Liu Xiaobo was a visiting scholar at Columbia University in spring 1989, when he decided to cut short his program and rush back to Beijing from New York to join his students in the rising popular protest on Tiananmen Square. Arrested afterwards, he thought for awhile that it was mainly the student leadership who led the masses to the tragic end, and so sometimes cooperated with the authorities. When he was released in the early 1990s, he learned the death of Professor Ding Zilin’s son, 17-year-old Jiang Jie-lian, on that tragic night. However, when he went to see Ding and her husband, intending to express his condolences, Ding refused to meet him, angered by his harsh words about the protesters and cooperation with the government. Agonizing self-examinations followed for Liu, fortunately helped by meeting his future wife, the immensely loving and sympathetic Liu Xia. Later, Professor Ding would recollect that it was largely thanks to Liu Xia that the two families eventually became trusting friends in their joined effort to continuously demand rights and justice in China.
That was in 1995. In the past fifteen years, Liu has taken it as his utmost duty to safeguard the memories of Tiananmen and, in particular, of the June 4th victims. Every year before the anniversary of June 4th, he would write commemorative poems or essays to remind the world that the event should never be forgotten.
As early as 2002, Liu Xiaobo put forward the idea to nominate the Tiananmen Mothers group for the Nobel Peace Prize. Though unable to leave China, he worked hard on this proposal through his contacts abroad, especially when he was elected Chairman of the Independent Chinese Pen Center. His friends tell stories about how he was asking for help to nominate the Tiananmen Mothers group once again only days before he was taken away by police in December 2008.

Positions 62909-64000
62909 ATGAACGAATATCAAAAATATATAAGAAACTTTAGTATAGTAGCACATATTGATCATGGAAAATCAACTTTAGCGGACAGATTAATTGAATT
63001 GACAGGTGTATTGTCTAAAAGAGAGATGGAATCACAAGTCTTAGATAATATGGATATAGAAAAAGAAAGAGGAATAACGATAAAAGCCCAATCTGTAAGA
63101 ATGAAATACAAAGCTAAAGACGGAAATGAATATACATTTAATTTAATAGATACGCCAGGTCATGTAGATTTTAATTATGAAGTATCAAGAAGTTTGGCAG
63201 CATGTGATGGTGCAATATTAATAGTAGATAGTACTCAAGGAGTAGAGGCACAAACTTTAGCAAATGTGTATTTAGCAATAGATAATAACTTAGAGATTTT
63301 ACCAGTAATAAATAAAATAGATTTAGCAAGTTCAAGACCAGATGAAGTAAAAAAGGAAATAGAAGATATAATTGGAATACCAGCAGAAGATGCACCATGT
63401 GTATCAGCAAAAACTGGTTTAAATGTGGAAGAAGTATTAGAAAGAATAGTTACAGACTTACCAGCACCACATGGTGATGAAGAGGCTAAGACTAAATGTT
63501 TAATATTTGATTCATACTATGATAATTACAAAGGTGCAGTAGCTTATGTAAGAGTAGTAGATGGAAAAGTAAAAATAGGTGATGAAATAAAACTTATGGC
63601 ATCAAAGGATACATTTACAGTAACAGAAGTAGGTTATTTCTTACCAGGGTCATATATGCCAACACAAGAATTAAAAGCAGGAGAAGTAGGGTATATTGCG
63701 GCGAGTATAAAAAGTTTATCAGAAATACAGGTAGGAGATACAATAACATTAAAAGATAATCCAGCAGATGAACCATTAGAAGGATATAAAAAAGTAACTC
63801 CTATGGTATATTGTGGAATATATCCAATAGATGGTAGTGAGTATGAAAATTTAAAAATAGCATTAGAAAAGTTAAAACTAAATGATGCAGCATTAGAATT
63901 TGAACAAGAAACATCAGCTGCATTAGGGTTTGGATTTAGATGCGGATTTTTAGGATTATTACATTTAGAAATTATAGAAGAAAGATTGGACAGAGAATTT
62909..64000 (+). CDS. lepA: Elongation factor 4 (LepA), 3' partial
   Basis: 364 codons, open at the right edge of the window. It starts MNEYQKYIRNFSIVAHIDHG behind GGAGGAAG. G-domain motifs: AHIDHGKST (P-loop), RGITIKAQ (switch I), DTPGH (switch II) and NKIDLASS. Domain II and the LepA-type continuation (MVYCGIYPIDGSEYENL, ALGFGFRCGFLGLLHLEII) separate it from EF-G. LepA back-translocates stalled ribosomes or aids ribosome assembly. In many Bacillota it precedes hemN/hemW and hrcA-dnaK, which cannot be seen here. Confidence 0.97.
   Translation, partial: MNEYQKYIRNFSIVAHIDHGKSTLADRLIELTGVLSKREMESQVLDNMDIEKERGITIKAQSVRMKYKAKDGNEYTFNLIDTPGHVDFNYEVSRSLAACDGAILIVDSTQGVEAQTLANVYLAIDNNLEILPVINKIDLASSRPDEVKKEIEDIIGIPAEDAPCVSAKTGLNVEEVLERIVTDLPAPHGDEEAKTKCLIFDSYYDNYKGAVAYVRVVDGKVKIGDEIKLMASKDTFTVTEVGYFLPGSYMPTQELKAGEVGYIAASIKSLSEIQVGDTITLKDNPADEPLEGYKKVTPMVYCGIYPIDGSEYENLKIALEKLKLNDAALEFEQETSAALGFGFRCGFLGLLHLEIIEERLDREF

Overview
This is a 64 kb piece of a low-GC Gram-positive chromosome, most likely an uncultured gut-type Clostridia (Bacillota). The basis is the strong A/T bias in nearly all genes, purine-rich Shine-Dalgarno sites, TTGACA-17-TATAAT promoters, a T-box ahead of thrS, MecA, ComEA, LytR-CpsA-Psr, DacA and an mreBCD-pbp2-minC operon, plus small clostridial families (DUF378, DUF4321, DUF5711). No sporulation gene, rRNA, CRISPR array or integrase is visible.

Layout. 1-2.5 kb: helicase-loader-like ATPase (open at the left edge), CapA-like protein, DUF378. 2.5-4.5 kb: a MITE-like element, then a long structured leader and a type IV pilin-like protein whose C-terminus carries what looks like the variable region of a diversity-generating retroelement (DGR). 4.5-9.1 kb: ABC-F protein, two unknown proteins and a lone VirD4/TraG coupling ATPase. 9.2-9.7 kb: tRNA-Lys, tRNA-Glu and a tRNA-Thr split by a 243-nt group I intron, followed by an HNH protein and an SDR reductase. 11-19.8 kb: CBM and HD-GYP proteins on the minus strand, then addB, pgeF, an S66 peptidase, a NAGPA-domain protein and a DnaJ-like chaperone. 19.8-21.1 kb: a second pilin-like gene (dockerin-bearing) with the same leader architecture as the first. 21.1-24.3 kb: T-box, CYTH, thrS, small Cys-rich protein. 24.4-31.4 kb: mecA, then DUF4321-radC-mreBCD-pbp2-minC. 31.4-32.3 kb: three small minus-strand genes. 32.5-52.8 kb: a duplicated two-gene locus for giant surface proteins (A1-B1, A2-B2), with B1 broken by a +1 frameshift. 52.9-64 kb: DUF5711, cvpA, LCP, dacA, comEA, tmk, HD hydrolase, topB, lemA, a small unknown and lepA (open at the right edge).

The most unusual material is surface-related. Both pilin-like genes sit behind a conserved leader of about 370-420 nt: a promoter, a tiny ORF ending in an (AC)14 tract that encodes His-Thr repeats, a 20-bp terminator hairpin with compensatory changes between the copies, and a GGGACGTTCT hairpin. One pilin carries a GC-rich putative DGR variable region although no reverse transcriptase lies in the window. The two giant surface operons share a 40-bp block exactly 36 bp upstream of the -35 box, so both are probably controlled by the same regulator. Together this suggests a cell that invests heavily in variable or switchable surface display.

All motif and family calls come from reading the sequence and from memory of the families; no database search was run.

Precisely because of Liu’s connection to Professor Ding, when the news of Liu’s Nobel Peace Prize came, she as well as Liu Xia were put under virtual house-arrest by the police. Many celebrating friends were taken away for interrogations, and Professor Ding and her ailing husband were also under police control in their hometown in the south, unable to move freely and without normal communications with the outside world. If the prize has symbolic significance, in Liu Xiaobo’s case it cannot be separated from his insistence on remembering this not-so-remote page in modern China’s history, the Tiananmen protest and the June 4th victims.
Since the announcement of this year’s Nobel Peace Prize, there have been celebrations and congratulations around the world. Sadly for those inside China, their celebrations attracted swarms of police and caused Liu’s supporters to lose their freedoms as ordinary citizens of the People’s Republic. It makes Liu Xiaobo’s prize all the more important in its symbolic meaning, to most Chinese people and to the world — What is peace if a government can roll its tanks over peaceful civilian protesters at will, in the name of maintaining stability? What is peace if a victim of the government’s wrongdoing has no way to seek redress, yet could easily invite greater police harassment merely for doing so? What is peace if a citizen has no free access to political discourse, let alone political participation, in a country where social conflicts are suppressed by coercive forces?
Because of all the above, I support Liu Xiaobo’s Nobel Peace Prize.
Wang Chaohua received a PhD in modern Chinese language and culture from UCLA and is editor of One China, Many Paths (Verso, 2003). She is currently a Postdoctoral Research Fellow at the Institute of Modern History at Academica Sinica.